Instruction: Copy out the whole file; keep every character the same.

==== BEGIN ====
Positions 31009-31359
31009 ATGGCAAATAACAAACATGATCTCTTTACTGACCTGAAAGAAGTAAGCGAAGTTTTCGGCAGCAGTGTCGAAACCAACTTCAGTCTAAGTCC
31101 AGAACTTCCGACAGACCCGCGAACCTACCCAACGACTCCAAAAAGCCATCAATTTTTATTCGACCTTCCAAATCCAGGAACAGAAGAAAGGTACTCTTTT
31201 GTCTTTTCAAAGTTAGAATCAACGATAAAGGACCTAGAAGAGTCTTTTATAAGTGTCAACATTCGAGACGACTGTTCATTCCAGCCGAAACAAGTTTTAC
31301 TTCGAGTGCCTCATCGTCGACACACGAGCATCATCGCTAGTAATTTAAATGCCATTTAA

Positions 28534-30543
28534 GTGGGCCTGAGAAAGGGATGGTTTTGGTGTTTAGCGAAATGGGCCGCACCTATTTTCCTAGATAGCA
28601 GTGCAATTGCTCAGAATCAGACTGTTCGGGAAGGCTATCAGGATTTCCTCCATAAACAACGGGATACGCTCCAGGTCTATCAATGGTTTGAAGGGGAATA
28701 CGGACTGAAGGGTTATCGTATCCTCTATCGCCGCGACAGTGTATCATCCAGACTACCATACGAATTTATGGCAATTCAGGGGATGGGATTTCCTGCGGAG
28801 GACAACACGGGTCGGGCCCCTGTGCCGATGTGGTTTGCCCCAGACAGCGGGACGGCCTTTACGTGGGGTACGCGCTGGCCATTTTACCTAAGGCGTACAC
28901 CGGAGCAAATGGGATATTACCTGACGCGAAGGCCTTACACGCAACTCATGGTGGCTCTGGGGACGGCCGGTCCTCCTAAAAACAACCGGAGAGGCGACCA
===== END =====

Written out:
Positions 31009-31359
31009 ATGGCAAATAACAAACATGATCTCTTTACTGACCTGAAAGAAGTAAGCGAAGTTTTCGGCAGCAGTGTCGAAACCAACTTCAGTCTAAGTCC
31101 AGAACTTCCGACAGACCCGCGAACCTACCCAACGACTCCAAAAAGCCATCAATTTTTATTCGACCTTCCAAATCCAGGAACAGAAGAAAGGTACTCTTTT
31201 GTCTTTTCAAAGTTAGAATCAACGATAAAGGACCTAGAAGAGTCTTTTATAAGTGTCAACATTCGAGACGACTGTTCATTCCAGCCGAAACAAGTTTTAC
31301 TTCGAGTGCCTCATCGTCGACACACGAGCATCATCGCTAGTAATTTAAATGCCATTTAA

Positions 28534-30543
28534 GTGGGCCTGAGAAAGGGATGGTTTTGGTGTTTAGCGAAATGGGCCGCACCTATTTTCCTAGATAGCA
28601 GTGCAATTGCTCAGAATCAGACTGTTCGGGAAGGCTATCAGGATTTCCTCCATAAACAACGGGATACGCTCCAGGTCTATCAATGGTTTGAAGGGGAATA
28701 CGGACTGAAGGGTTATCGTATCCTCTATCGCCGCGACAGTGTATCATCCAGACTACCATACGAATTTATGGCAATTCAGGGGATGGGATTTCCTGCGGAG
28801 GACAACACGGGTCGGGCCCCTGTGCCGATGTGGTTTGCCCCAGACAGCGGGACGGCCTTTACGTGGGGTACGCGCTGGCCATTTTACCTAAGGCGTACAC
28901 CGGAGCAAATGGGATATTACCTGACGCGAAGGCCTTACACGCAACTCATGGTGGCTCTGGGGACGGCCGGTCCTCCTAAAAACAACCGGAGAGGCGACCA